Wayfinding localized research practices through mobile technology
This dissertation presents wayfinding—the process of orienting oneself amid the myriad users, technologies, and digital spaces impacting any writing work—as a research methodology for contextualizing writing in mobile environments. Central to web design and non-web service design, wayfinding is an important addition to rhetoric and writing studies. First, it is descriptive: it observes and records first, showing how people go about tasks, and revealing relationships among people and their environments. Second, it helps when people get lost and then found. It records traces of the mental work people do to get unlost. Finding themselves, peoples’ maps help them both narrate the experience of finding their way as well as to recover their process by “reading over the map,” a process central to chapter 4. Third, wayfinding informs the scholarly representation of method, allowing for discussions of research to be grounded in a contextual, reflexive methodology of practice. We find ourselves, as scholars, amid the stories we tell to make sense of the fields of study we pursue and chapter 5 includes articulations of our scholarly wayfinding conversations. These stories describe how being self-conscious about using the design language of wayfinding will help keep rhetorical methodology in the forefront of our conversations about mobile writing and research practices.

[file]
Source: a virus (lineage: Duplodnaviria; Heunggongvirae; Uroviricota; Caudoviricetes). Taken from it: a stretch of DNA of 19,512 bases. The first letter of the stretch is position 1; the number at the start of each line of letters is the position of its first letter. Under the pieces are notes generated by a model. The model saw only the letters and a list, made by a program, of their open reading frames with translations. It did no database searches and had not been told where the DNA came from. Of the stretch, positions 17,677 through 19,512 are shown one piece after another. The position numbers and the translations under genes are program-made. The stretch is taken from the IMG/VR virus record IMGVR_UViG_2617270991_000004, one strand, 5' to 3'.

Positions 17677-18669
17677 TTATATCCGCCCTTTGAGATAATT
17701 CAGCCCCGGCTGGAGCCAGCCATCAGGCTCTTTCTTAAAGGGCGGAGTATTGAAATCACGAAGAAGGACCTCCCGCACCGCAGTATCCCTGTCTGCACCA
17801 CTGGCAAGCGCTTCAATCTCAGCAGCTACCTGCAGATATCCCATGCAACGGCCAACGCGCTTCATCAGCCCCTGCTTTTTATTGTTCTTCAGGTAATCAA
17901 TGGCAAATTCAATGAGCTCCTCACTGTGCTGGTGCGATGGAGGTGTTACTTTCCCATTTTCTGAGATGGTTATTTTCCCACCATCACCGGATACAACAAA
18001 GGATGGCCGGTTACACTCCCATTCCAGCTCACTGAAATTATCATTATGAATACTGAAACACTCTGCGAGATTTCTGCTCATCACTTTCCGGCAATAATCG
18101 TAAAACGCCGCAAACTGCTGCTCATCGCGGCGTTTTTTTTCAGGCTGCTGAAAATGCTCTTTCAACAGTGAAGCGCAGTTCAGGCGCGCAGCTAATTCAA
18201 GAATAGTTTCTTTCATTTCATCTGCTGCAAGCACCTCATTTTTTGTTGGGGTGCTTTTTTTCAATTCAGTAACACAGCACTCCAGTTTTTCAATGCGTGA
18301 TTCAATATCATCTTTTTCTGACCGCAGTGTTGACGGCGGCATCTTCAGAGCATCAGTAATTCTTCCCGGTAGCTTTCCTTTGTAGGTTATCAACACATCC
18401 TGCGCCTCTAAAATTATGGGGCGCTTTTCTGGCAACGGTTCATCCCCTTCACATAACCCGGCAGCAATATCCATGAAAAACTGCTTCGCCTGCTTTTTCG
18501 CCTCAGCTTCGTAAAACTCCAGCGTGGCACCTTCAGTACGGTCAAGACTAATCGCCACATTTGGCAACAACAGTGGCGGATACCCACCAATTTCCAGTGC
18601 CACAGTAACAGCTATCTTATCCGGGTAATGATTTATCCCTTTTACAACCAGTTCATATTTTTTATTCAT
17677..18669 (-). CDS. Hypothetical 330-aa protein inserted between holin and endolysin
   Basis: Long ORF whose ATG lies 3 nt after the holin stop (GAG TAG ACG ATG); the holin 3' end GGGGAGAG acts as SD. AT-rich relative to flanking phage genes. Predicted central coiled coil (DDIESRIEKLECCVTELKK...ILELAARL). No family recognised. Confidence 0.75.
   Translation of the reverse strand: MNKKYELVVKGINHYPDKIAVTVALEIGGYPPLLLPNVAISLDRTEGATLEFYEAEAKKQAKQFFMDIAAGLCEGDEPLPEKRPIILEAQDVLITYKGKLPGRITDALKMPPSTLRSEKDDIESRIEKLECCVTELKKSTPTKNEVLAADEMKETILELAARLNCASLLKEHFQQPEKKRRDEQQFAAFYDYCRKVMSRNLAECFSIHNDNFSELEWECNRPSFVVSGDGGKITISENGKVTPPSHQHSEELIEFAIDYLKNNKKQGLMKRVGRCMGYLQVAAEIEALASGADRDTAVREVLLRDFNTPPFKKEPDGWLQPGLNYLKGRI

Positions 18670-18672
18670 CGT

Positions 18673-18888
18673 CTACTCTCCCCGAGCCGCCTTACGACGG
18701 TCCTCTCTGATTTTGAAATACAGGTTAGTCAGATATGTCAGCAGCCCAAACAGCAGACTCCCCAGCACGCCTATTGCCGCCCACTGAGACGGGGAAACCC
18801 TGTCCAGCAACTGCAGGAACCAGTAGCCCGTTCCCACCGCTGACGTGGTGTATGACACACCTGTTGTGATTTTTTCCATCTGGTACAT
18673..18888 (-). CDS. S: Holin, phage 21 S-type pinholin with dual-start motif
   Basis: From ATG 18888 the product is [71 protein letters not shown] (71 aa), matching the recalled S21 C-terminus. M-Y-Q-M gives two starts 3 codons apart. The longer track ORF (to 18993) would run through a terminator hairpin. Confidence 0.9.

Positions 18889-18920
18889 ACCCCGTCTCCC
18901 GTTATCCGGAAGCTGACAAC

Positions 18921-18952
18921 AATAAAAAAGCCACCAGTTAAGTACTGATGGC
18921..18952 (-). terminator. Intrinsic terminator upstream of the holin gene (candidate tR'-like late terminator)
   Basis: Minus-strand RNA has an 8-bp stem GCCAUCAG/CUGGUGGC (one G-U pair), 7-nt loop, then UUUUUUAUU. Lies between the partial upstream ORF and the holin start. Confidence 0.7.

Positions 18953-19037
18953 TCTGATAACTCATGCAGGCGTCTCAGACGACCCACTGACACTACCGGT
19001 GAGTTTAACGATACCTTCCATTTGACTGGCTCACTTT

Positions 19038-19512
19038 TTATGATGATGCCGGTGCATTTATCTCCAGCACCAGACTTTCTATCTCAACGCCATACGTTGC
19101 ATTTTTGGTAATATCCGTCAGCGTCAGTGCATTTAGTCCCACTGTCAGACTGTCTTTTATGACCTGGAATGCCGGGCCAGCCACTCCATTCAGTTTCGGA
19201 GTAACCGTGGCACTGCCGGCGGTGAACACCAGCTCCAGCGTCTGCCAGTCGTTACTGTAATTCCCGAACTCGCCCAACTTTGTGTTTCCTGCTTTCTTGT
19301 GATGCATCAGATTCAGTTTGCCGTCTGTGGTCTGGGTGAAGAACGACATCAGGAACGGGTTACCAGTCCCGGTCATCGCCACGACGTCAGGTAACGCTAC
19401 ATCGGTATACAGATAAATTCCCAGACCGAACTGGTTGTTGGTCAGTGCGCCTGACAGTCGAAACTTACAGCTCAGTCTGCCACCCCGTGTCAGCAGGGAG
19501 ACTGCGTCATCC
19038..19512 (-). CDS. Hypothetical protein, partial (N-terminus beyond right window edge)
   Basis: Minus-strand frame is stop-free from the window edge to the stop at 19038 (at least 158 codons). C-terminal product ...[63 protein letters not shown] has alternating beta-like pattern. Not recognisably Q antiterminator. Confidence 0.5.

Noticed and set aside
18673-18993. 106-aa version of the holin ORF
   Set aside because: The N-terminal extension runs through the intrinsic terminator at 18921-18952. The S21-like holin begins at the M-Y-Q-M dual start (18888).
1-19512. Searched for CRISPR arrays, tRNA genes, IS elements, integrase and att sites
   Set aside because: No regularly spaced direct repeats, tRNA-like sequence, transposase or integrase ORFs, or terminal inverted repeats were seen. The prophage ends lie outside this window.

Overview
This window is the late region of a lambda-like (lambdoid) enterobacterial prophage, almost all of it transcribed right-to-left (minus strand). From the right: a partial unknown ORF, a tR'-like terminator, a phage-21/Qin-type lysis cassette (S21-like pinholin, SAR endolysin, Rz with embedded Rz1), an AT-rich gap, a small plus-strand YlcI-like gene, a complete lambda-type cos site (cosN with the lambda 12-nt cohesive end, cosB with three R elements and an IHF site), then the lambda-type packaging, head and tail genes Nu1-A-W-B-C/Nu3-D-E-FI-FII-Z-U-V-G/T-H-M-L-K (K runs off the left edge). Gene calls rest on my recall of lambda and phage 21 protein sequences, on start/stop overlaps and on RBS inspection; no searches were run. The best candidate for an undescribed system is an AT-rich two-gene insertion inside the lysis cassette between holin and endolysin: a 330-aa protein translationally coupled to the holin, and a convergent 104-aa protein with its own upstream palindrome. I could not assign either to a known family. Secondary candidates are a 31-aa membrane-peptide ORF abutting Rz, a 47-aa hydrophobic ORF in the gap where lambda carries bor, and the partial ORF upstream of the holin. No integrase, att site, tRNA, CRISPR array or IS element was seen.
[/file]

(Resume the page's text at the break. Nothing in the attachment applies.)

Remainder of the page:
Salvo, Purdue University.
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